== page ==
Council members listened adamantly as passionate testimonies were delivered throughout the afternoon for passage of the Fair Wages for New Yorkers Act, popular legislation supported by a majority of City Council that will ensure taxpayer subsidies create more living wage jobs.
“It is the responsibility of elected officials to use taxpayer dollars in a manner that leads to the best return on investment for those same taxpayers. Yet, our City’s current subsidy policies prioritize the return on investment for developers. When billionaire developers put their hands out and demand heavy taxpayer subsidies for their projects, they must do better by their employees. "The Fair Wages for New Yorkers" Act will make sure that happens, and I am proud to lead the fight to make this bill law” said Bronx Borough President Ruben Diaz Jr.
“Publicly supported job creation should lift workers out of poverty, not keep them in it,” said Council Member Brad Lander. “Cities around the country have adopted living-wage laws for their economic development projects, and it is time for New York City to catch up.”
"Taxpayers should not be subsidizing minimum wage jobs. When the City issues billions of dollars worth of public benefits to businesses, we should expect that the jobs created pay a living wage," said New York City Comptroller John C. Liu.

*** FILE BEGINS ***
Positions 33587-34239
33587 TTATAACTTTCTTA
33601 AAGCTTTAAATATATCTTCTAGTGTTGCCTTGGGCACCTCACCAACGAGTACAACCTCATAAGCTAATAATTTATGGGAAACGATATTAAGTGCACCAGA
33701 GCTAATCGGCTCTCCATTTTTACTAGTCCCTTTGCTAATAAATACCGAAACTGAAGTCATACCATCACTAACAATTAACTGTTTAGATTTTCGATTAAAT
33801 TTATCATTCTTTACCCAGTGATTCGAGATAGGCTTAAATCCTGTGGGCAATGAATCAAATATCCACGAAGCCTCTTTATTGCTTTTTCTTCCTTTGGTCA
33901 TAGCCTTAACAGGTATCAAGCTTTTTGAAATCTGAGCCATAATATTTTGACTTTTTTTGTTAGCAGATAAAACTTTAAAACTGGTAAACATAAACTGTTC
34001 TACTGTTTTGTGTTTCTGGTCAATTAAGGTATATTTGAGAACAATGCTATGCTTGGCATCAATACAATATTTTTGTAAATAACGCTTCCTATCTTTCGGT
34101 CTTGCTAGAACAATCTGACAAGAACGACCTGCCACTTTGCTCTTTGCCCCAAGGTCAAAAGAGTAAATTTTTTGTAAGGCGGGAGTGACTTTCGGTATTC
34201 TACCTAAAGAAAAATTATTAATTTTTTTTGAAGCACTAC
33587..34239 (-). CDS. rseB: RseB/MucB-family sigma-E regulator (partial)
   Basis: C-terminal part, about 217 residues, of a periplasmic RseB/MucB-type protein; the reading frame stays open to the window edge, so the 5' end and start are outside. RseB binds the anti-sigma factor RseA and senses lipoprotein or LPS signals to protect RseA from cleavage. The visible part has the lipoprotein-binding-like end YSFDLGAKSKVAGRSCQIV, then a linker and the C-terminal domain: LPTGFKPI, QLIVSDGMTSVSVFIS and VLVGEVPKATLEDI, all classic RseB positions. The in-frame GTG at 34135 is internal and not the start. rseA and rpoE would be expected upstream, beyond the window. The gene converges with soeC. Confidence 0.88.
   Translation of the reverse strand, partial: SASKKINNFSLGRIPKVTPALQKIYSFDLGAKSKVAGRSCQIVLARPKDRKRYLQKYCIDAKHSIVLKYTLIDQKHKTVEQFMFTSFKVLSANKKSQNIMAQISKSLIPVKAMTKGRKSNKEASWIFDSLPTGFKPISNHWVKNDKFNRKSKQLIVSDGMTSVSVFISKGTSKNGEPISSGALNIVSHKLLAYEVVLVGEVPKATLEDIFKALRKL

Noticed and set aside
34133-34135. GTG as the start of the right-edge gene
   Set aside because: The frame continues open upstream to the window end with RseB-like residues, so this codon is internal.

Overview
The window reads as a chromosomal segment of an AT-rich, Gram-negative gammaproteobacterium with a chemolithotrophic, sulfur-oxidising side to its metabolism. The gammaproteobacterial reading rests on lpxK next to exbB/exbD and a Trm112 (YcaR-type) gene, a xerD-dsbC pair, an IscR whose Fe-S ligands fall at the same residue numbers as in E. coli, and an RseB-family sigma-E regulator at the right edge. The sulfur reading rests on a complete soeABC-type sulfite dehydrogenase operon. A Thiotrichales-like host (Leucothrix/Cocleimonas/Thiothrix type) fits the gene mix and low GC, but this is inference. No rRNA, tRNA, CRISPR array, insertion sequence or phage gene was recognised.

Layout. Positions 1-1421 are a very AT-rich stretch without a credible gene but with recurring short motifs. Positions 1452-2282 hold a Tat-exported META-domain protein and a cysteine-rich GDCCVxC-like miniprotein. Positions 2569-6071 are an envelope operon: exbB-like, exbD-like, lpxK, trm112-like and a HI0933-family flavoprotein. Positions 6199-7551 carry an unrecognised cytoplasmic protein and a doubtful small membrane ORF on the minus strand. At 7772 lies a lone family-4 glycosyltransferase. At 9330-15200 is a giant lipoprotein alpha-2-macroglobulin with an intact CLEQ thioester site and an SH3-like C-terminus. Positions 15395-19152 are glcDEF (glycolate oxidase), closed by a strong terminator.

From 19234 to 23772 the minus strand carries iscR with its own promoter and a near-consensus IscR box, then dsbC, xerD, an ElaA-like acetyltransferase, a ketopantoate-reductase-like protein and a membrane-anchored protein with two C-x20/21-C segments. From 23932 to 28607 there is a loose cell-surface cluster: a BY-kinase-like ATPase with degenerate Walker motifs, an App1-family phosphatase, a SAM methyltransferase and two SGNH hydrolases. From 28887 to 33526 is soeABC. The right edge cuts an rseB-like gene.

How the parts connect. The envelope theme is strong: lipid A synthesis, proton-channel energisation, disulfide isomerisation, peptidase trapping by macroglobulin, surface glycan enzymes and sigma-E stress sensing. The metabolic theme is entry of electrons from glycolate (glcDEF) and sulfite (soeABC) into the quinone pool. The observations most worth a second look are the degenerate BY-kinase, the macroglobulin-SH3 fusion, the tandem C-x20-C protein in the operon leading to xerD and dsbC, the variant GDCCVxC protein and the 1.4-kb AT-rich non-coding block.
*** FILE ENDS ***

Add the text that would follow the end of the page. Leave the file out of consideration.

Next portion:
The Fair Wages for New Yorkers Act would require employers that receive major public tax subsidies to pay employees at least $10 per hour with benefits, or $11.50 without. The living wage legislation now has 30 City Council co sponsors.
“The gap between rich and poor in New York City is at its most pronounced,” said Stuart Appelbaum, President of the Retail, Wholesale and Department Store Union, UFCW. Wall Street is bouncing back from the recession of the last few years, but middle class and low wage workers are not. The best way to combat the increasing numbers of working poor is for the city to support policies that will increase the wages of workers. And the Fair Wages for New Yorkers Act will do just that. It seeks to guarantee that economic development policies consider the needs of workers as well as businesses and helps raise workers from poverty wage jobs.
More than 45 cities have enacted such legislation and have found that these policies create quality jobs for local residents without slowing economic growth or preventing economic development. New York City is behind the times on this issue and, as a result, publicly subsidized developments are keeping people in poverty wage jobs, rather than providing them with opportunities to get ahead.